DSL Reports calls our attention to a fight underway between FairPoint and 100 New Hampshire communities involving taxes on telephone poles and conduits.
A few years ago that infrastructure was exempt from taxation because the communities hoped that would spur telecom company service deployments. But that exemption has run out and the state voted earlier this year not to reinstate it, reports the Berlin Daily Sun, a local New Hampshire media outlet.
FairPoint isn’t taking kindly to that move and has sued the local communities on both the constitutionality of taxing its poles and conduits and the valuation of those poles. For the city of Berlin alone FairPoint’s tax bill is nearly $45,000, the Daily Sun reports.
In FairPoint’s defense, that amount seems a bit steep, considering that the population of Berlin is less than 10,000. On the other hand, electric utilities have to pay taxes on their poles so a case could be made that telco poles also should be taxed.
FairPoint argues, however, that electric companies are taxed differently. In addition, the company says the tax assessment is unconstitutional because it assesses the company’s use of the right-of-way as well as the poles and conduits, thereby resulting in double taxation.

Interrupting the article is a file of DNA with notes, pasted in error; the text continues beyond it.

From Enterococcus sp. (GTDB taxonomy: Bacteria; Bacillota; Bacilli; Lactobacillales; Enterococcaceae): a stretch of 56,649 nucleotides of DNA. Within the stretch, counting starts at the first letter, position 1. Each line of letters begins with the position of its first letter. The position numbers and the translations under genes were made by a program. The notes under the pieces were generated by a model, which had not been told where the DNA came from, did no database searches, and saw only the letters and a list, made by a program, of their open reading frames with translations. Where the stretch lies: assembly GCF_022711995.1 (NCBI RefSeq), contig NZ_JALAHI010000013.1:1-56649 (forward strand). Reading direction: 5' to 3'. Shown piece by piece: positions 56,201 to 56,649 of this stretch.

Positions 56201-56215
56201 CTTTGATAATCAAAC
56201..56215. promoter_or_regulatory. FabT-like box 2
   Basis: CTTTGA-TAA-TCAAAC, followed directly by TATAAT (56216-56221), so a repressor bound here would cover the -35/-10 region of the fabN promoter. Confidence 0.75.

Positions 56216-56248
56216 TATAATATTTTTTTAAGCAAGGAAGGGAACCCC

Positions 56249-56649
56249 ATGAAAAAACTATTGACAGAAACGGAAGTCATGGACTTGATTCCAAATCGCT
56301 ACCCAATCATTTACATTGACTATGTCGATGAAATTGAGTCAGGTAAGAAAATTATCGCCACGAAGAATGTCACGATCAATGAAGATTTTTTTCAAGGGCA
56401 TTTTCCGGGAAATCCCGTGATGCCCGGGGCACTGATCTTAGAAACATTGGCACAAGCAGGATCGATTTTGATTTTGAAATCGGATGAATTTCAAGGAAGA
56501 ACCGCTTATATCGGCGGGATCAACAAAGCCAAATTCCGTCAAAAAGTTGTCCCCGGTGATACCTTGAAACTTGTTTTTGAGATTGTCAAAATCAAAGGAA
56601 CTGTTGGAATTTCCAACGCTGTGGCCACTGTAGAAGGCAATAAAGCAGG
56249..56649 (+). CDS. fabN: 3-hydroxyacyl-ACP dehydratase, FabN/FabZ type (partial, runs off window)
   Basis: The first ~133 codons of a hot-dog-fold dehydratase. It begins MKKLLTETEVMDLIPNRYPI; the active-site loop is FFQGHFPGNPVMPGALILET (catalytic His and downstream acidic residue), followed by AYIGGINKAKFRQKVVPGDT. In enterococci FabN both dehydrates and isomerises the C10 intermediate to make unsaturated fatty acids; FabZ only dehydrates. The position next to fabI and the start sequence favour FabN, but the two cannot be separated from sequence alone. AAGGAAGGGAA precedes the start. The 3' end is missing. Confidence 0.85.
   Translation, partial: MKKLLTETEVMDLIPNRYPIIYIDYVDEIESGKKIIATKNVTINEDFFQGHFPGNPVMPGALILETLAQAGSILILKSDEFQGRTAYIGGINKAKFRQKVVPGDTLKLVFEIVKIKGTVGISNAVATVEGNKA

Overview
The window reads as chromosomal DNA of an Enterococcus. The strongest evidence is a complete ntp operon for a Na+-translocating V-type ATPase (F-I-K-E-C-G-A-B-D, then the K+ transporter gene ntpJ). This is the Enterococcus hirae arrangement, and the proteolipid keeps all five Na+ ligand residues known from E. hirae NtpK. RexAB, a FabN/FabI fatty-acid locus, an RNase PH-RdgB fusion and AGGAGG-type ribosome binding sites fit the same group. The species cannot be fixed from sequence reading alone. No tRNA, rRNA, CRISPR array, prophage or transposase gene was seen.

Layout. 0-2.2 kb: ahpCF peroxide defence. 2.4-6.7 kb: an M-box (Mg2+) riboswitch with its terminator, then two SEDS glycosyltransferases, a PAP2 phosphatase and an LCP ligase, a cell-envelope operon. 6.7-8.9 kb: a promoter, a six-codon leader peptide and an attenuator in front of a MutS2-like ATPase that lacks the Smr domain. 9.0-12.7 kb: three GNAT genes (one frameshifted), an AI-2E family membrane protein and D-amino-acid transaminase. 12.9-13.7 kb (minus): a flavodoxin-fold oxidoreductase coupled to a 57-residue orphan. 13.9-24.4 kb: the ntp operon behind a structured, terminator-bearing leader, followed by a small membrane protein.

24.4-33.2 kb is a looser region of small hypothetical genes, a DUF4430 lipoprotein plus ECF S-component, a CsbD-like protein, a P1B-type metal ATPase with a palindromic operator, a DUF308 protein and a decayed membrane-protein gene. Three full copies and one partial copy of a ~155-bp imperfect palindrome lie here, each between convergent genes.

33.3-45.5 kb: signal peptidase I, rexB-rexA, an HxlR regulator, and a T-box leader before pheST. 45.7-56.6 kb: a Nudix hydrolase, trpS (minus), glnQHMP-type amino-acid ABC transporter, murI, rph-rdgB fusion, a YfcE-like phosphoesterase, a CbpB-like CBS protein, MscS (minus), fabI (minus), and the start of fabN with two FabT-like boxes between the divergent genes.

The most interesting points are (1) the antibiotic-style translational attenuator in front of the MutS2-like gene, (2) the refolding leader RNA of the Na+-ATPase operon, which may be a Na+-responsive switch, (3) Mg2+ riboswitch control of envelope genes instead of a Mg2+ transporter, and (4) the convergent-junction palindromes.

FairPoint’s New Hampshire president told the Daily Sun that the telco has received approval to pass a substantial portion of the taxes on to customers as a surcharge on their monthly bill. Accordingly, he said, “While municipalities see this as a windfall, it’s highly unlikely that taxpayers will see any benefit.”
Many municipalities have seen their tax base decline during the economic downturn the U.S. has been experiencing, so it’s not surprising that those municipalities are looking for new revenue sources. And depending how the FairPoint case is resolved we could see either a rise in telephone infrastructure taxation or we could see those initiatives curtailed.